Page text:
The news came to light after the UK regulator, the Financial Conduct Authority (FCA), refused to authorise a new business set up by Strabens Hall directors Adam Benskin and John Halley.
The regulator said Benskin and Halley’s application to create a new company called Independent Family Advisers (IFAL) had all the “hallmarks of phoenixing”, a widely used administrative tactic of setting up a new firm to allow company directors to escape personally footing the bill for a failed firm’s liabilities.
Strabens Hall is currently facing up to £1.05m of liabilities to eight customers who complained to the Financial Ombudsman Service (FOS) about advice to invest in the unregulated Connaught Income Series 1 Fund. The firm invested a total of £7.9m in the beleaguered fund.
In its application to the FCA, Benskin and Halley admitted that Strabens Hall is facing bankruptcy. The pair wanted permission for IFAL to acquire the firm – including its assets, staff and clients – so it could pursue an ongoing legal dispute with its professional indemnity (PI) insurer, which has so far cost the firm £100,000.
Although it expects to lose the case, Benskin and Halley said in their IFAL application that a win agains their PI insurer would fund the compensation to clients ordered by FOS, rather than having the Financial Services Compensation Scheme (FSCS) pick up the tab.
“It lacked an appropriate recognition of the gravity of the anticipated circumstances of Strabens Hall’s failure and the consequences it could have for consumer creditors.”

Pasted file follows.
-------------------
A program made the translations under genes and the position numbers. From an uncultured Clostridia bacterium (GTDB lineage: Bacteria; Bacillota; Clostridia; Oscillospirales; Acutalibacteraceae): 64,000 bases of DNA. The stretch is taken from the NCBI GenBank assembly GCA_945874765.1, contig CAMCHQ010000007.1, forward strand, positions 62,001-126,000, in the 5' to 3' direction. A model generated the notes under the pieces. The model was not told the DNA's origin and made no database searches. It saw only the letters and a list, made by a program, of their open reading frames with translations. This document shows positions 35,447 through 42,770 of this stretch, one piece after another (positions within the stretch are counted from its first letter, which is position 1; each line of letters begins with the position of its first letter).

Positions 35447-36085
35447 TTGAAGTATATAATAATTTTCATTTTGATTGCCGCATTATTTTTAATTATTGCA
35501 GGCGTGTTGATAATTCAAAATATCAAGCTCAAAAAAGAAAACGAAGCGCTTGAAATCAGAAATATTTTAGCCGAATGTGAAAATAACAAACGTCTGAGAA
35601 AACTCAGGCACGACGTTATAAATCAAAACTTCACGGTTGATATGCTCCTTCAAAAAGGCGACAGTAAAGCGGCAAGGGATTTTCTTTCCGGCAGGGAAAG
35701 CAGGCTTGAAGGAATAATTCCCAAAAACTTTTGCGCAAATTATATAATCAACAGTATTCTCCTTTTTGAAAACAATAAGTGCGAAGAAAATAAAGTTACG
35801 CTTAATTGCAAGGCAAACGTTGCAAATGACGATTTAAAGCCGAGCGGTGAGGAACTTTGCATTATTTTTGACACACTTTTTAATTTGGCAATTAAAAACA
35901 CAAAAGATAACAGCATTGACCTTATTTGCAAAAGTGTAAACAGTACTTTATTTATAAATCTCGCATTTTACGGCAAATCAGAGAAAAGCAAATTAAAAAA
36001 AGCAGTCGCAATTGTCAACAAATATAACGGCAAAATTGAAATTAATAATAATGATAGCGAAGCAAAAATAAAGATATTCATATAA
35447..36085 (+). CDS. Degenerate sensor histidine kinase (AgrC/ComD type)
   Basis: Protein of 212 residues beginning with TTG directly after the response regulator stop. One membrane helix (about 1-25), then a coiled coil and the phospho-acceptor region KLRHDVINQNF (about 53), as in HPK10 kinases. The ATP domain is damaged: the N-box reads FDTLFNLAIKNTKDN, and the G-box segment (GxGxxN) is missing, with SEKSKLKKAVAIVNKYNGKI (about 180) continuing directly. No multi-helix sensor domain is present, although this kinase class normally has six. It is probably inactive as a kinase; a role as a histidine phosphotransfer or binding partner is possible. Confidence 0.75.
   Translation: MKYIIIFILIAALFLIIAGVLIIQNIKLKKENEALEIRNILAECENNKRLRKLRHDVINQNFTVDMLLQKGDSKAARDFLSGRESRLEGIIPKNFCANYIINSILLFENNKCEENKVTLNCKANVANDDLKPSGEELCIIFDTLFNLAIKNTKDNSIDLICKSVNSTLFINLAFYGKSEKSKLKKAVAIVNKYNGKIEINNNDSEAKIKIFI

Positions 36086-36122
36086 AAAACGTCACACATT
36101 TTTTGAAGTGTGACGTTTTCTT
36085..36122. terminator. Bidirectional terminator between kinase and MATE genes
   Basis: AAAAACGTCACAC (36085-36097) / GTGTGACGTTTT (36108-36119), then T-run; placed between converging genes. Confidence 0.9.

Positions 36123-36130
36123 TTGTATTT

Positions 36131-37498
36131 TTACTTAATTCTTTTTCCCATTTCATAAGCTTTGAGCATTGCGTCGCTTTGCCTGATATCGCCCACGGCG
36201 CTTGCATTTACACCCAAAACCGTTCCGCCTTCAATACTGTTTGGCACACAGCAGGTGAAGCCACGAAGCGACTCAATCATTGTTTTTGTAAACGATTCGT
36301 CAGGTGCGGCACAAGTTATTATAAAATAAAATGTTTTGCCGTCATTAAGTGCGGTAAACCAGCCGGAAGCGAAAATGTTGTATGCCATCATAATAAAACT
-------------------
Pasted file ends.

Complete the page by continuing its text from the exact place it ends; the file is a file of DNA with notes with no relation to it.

However, if the buyout was authorised it would also mean IFAL would not have to pay the firm’s anticipated liabilities.
Not 'fit and proper'
Describing IFAL as not “fit and proper”, the FCA accused the directors of undermining “public confidence” in the compensation system operated by the FOS and the FSCS.
“It also lacked an appropriate recognition of the gravity of the anticipated circumstances of Strabens Hall’s failure and the consequences it could have for consumer creditors,” the regulator said in its final note.
Strabens Hall was not available for comment.
Hong Kong office
In early 2015, the company expanded its UK business by setting up a majority-owned operation in Hong Kong.
In an exclusive interview with International Adviser in November last year, the firm’s Hong Kong director David Benskin said the office charged a RDR-style fee servicing an average client that has over $10m in assets.